My 9/11 TributePosted: September 11, 2011
I was heartbroken before 9/11. My marriage fell apart the month before. I was living in San Diego, which of course is three hours behind East Coast time. So on the morning of Tuesday, September 11th, 2001, I was pouring coffee when the phone rang. My routine is to get a cup of coffee or tea and head to the PC, that’s how I start my day. When I answered the phone, it was my older brother, who was quite upset. I remember asking, “What’s the matter?” to which he screamed, “We’re being attacked!” I looked out the kitchen window of my beautiful golf course home in rural NE San Diego county and everything looked serene, like always. So I naïvely replied, “No we’re not; calm down.” Finally he said, “Turn on the TV!” Then it became crystal clear.
So I watched CNN for three days, crying. It was a combination of disbelief, shock and powerlessness. There was nothing I could do to change it. All I could do was cry. For the families of the World Trade Center, life completely changed within a matter of minutes. That happened to me three times in the two years leading up to 9/11; I knew how it felt.
My brother who called started out at NYU. He actually worked in the WTC for a while. So he drove down from Rochester a few days later to see it himself. He described it as a war zone. Even though it was emergency personnel only, he got in and talked to people. He spent the weekend and when he called me the next week, he said, “You could feel the souls of all the people still there. It was so quiet and sacred; even amidst the chaos and rubble.” He also mentioned the terrible stench, which we’ve later found out was toxic and has taken the lives of some of the first responders.
Fast forward to 2009: In a Publix grocery store line I read the December 2009 Time Magazine headline “The Decade from Hell” and burst out laughing; loudly. As Joni sang, “laughing & crying; it’s the same release.” The guy in front of me turned around and asked, “What are you laughing about?” and I just pointed to the magazine. He said, “Oh, it’s really not been that bad except the past couple of years.” I looked at him and said, “Seriously? 9/11, the tsunami, Katrina, the economic collapse? I’ve already called it the ‘Decade from Hell’ myself! Combine all of that with any personal losses and it truly has been.” Bought the magazine just to read that article; wanted to see their take on it because I already knew mine.
Everyone knows the cliché, “Time heals all wounds.” Time does heal, but there are some wounds that never totally heal. This really hit home the Sunday night Twitter announced that Osama Bin Laden had been killed. To say the Twitterverse was jubilant is an understatement; but it was the rush and outpouring of emotion that made me realize how strongly people still felt. Yes, time had passed. Yes, we’ve all moved on. But that night on Twitter made me realize just how deep the wound truly goes.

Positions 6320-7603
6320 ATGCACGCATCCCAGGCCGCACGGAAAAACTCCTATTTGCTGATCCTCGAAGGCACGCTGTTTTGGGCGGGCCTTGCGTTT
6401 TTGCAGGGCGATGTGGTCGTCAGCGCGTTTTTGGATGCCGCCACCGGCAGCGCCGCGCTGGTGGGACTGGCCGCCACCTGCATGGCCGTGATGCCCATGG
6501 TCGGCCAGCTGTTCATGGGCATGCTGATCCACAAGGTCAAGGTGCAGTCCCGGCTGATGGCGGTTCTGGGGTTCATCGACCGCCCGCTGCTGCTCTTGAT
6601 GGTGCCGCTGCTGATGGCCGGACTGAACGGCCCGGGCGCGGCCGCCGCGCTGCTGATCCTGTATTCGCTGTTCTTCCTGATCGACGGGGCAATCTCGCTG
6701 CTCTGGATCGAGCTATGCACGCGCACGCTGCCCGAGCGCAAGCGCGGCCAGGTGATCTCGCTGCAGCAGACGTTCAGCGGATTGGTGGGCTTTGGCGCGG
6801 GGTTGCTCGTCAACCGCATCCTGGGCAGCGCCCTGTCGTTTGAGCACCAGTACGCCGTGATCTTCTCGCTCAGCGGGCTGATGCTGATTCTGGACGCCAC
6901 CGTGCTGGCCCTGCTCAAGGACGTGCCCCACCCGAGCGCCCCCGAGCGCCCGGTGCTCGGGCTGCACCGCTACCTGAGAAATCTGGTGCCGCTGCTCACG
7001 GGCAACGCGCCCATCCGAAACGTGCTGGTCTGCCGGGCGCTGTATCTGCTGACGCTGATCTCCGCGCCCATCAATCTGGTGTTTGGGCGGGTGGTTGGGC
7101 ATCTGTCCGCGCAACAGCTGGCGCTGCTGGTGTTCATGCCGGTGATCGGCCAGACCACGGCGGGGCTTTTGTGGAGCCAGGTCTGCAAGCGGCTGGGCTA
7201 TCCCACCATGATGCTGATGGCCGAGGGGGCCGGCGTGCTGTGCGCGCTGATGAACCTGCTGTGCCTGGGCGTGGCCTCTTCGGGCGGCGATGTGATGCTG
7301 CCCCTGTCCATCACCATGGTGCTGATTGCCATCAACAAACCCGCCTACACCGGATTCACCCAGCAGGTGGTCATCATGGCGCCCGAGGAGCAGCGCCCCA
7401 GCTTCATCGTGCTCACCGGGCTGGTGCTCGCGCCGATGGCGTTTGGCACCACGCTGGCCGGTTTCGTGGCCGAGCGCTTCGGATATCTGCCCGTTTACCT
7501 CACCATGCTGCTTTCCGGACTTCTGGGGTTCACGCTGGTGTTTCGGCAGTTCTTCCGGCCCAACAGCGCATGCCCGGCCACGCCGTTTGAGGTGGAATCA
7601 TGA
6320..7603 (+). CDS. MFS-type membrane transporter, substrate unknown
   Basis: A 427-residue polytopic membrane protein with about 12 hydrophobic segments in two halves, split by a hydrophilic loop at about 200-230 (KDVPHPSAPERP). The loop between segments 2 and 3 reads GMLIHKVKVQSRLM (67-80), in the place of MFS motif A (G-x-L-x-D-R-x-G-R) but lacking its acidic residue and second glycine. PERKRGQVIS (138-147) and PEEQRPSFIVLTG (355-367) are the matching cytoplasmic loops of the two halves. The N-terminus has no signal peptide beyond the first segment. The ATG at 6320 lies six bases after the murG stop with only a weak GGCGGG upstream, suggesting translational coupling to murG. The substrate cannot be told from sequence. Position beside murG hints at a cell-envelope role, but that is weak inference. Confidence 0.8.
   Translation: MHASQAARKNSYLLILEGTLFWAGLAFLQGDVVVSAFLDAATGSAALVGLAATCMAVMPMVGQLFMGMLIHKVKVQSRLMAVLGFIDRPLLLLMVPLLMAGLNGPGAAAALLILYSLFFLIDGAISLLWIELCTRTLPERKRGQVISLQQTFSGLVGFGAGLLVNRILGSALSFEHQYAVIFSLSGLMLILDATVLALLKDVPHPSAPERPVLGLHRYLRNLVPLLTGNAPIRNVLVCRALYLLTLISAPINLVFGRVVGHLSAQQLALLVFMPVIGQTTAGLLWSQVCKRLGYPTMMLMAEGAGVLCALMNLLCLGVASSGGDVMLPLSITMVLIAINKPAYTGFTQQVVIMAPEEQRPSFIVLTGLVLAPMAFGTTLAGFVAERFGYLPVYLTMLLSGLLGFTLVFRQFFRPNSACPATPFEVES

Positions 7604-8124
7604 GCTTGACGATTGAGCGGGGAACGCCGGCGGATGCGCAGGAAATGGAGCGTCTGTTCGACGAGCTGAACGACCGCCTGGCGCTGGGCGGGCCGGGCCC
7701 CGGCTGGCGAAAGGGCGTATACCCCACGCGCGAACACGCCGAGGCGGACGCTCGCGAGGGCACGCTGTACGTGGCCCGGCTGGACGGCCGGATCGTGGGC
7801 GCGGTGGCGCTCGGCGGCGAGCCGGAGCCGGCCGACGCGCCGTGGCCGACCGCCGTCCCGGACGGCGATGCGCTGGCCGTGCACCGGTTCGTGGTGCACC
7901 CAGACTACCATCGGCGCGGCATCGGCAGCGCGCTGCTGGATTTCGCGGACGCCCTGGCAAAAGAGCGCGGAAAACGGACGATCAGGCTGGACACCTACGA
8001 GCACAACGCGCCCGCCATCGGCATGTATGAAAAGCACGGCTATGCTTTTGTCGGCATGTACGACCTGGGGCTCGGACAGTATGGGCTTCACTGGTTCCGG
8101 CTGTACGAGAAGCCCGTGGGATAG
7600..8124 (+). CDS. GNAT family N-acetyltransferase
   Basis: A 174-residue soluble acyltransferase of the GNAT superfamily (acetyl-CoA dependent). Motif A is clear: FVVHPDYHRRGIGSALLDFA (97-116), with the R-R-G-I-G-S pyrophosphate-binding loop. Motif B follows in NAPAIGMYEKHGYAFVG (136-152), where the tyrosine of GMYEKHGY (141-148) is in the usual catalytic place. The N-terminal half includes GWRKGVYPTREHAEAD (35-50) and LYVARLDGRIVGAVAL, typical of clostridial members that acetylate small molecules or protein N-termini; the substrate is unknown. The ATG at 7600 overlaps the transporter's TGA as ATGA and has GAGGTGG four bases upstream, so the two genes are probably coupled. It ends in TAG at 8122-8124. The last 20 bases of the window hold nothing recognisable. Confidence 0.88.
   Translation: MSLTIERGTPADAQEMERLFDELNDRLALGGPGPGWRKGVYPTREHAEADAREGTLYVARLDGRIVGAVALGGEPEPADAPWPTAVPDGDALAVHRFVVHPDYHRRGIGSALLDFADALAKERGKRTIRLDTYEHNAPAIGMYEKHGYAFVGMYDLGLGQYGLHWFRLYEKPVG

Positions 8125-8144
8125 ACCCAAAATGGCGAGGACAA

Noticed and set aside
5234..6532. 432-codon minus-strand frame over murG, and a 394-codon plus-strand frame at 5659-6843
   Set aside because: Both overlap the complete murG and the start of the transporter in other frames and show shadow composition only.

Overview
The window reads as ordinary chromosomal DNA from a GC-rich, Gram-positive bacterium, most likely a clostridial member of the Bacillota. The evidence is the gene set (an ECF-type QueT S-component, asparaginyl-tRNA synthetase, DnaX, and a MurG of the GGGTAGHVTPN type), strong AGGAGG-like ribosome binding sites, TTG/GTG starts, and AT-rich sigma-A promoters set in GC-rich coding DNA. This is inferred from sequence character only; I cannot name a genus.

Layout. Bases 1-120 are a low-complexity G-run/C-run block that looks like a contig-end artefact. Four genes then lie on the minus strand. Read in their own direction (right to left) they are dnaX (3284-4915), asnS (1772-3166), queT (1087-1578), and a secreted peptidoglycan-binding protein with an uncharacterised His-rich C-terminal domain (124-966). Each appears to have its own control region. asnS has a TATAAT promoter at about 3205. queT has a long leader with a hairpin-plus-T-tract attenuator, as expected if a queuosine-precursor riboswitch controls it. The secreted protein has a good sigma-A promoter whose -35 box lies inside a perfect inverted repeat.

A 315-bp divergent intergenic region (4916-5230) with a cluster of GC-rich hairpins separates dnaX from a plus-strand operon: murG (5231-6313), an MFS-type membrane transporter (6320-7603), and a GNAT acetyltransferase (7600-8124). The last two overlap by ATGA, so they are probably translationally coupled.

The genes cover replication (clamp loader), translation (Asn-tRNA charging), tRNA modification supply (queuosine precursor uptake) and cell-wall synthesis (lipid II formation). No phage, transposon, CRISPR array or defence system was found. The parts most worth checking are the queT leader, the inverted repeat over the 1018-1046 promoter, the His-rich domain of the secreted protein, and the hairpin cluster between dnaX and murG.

In the buildup to the 10th anniversary this week I saw a headline, “Reliving 9/11.” Personally, I have no desire to relive it! I want to pay tribute. When I prayed for the souls lost this a.m., I prayed not only for the 3,000 lost 9/11/01, which included people from all over the world, but for all the souls lost since then because of that day. That number is quite astounding; depending on the source it’s anywhere from 100,000 to one million plus. http://antiwar.com/casualties/ http://en.wikipedia.org/wiki/Casualties_of_the_Iraq_War Between Iraq and Afghanistan it’s completely possible it’s one million plus when you add in civilian casualties; an unbelievable number of lives lost because of four planes. But it’s not just the dead. This year on Oprah I saw a mother whose only child died in the war; he was young. They filmed her going to his grave in Arlington and reading his favorite childhood book to him, which she did often. The woman’s grief was palpable. She clearly had not healed. I was crying and said out loud to the TV, “Start a group for people who’ve lost their kids! Go read to real, living children who could benefit! Don’t just sit there! He doesn’t want you sitting there crying at his grave!” So when you factor in all the loved ones around the world who’ve mourned those who’ve lost their lives, it’s definitely in the millions.
What do you think the souls who’ve passed would say to U.S. if they could? Here’s what I think they’d say: Never forget, but forgive. Stay Strong. Please stop fighting. Please do not hate an entire group of people because of a few. Please stop fighting among yourselves and work to make America better. Do not take life for granted. I love you. Never Give Up!
May all the souls who perished 9/11/01, and since then in Iraq and Afghanistan in the name of 9/11, rest in peace! ❤